Naturally, early school leavers –as well as the VET courses – are not gender specific and apply to both males and females. Hence, while the 15-24 age group was singled out in the first study with specific reference to females, the present second study targeted the same age-group but addressed both genders.

The courses explored met expectations of nearly 100 per cent of participants which is extremely positive and encouraging

The method was simple and, thanks to the support of Mcast, we followed an in-person class-room style survey across three institutes covering both Mosta and Paola. Respondents came from the Institute of Creative Arts, the Institute of Business and Commerce and the Institute of Information and Communication Technology, comprising 18 per cent, 30 per cent and 52 per cent of total students respectively.

The sample size was 50 VET students, of which 70 per cent were male and 30 per cent were female. The male dominance is not truly aligned with the overall student population at Mcast following VET courses, which in 2014 stood at 59 per cent males and 41 per cent females, as outlined below.

In 2014, there were 4,184 students following VET courses, of which 2,487 were males and 1,697 were females. For the two years, 2013 and 2014 (the latest figures available), the total student population in Mcast reached 6,500 of whom males were 2,650 and 3,850 females.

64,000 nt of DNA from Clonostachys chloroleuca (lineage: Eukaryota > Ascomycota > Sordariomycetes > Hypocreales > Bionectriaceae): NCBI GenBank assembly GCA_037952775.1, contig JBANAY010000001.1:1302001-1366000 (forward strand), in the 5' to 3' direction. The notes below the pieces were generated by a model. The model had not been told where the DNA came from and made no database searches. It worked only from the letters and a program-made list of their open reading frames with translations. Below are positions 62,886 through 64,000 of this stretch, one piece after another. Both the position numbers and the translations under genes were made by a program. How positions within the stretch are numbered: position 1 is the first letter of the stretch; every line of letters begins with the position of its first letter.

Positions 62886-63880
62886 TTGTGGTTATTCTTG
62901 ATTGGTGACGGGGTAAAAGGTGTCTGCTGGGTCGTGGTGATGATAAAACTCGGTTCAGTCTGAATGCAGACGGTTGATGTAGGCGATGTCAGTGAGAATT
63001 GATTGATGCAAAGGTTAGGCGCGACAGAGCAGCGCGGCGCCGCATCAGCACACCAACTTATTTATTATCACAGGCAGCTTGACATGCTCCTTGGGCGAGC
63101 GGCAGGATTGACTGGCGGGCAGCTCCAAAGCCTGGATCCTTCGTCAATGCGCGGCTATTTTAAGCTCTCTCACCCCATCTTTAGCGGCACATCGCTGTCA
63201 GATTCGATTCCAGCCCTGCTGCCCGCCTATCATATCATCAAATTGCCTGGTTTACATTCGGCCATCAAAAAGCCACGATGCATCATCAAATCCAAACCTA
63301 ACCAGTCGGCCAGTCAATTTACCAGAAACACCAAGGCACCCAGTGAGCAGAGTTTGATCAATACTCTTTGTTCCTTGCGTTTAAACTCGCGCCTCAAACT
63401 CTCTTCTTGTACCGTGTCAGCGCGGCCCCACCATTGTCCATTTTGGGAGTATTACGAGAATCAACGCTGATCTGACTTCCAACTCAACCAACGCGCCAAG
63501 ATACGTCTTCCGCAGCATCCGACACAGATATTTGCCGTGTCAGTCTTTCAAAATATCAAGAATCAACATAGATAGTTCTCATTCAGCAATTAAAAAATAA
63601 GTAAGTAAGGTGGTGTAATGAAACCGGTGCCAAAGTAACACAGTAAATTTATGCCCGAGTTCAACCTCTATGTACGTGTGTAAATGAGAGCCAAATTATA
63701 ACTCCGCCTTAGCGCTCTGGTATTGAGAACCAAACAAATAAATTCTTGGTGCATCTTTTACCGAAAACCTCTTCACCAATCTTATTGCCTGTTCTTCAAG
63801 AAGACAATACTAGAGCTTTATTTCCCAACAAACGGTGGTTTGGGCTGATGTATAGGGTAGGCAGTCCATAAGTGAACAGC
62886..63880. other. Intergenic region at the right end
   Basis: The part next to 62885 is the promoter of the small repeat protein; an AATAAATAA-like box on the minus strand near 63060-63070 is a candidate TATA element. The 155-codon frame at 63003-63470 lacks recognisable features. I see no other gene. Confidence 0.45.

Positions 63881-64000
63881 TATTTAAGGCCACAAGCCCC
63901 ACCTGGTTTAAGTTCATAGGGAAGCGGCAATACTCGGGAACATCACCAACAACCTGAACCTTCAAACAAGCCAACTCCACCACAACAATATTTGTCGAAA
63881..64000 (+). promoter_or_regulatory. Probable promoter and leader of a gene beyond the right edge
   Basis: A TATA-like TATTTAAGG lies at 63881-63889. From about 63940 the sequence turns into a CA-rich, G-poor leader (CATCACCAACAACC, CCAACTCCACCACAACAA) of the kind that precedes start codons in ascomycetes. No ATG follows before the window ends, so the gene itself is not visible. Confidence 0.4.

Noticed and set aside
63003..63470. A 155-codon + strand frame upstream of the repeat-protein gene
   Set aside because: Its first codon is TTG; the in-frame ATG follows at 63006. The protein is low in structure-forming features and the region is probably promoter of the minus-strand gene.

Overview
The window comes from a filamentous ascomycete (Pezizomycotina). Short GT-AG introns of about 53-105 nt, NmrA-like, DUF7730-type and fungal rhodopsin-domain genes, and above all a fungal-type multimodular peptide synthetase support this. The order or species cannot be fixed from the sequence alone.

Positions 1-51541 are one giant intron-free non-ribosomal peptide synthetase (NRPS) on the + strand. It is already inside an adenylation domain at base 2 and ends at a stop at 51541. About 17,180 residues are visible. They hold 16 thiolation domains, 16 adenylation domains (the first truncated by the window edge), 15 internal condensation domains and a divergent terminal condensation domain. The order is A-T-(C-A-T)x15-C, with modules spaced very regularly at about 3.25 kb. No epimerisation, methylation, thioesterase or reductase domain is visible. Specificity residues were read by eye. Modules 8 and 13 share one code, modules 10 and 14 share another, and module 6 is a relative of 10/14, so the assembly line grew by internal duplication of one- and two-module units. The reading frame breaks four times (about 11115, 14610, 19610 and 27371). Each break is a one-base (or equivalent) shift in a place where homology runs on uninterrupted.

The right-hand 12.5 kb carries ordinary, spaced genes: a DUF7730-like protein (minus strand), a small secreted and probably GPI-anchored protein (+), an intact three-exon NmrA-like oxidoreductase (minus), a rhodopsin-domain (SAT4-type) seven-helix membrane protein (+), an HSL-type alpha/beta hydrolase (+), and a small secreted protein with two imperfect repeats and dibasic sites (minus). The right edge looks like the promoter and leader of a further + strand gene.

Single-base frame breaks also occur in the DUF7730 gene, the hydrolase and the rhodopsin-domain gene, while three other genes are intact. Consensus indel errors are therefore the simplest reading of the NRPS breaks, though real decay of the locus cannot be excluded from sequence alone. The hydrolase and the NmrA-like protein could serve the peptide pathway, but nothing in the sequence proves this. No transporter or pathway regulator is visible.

Briefly explain the results.

All respondents (69 per cent) were between the ages of 16 and 17. This statistic suggests a strong inversely proportionate relationship between ESL and VET. Just under a quarter of the respondents (24 per cent) were between the ages of 18 and 20 and just seven per cent were over the age of 21. This strengthens the relevance of VET since it has succeeded in attracting students who are further removed from compulsory schooling years, and who notwithstanding returned to the student mind-frame.

When testing the correlation between gender and the exposure to information regarding courses, it was observed that the ratio of males that were not exposed was higher than that of females. This shows that even though females seemed to be more exposed, the amount of females actually entering these courses is lower in comparison with the number of males.

A suggestion to improve attendance by females is more effective marketing of such courses. This might possibly lead to even more students entering VET courses.

Moreover, such advertisements must somehow convey the message (more clearly than at present perhaps) that the courses are aimed equally at both genders, so as to reduce any existing stigma on certain courses.

The courses explored met expectations of nearly 100 per cent of participants – which is extremely positive and encouraging. The fact that there are many more level 2 students than level 1 students shows promise in the sense that the majority of these students could cope well with above minimum level (level 1 courses) thus underlining the vitality of the VET initiative that is successful in realising persons’ potential.

Finally only 30 per cent of VET students interviewed were female. That there is such a male dominance is a compelling aspect perhaps to be further delved into in a separate study.

This reality poses several further questions such as: are the available VET courses directly or indirectly more geared towards males? Or are young females perhaps not to be swayed irrespective what array of choices in educational opportunity is placed before them, perhaps because they are raising children, possibly singlehandedly? These and other questions are to be answered in further studies going forward.

Contact for a copy of the study.

Published on Times of Malta, 21st April 2016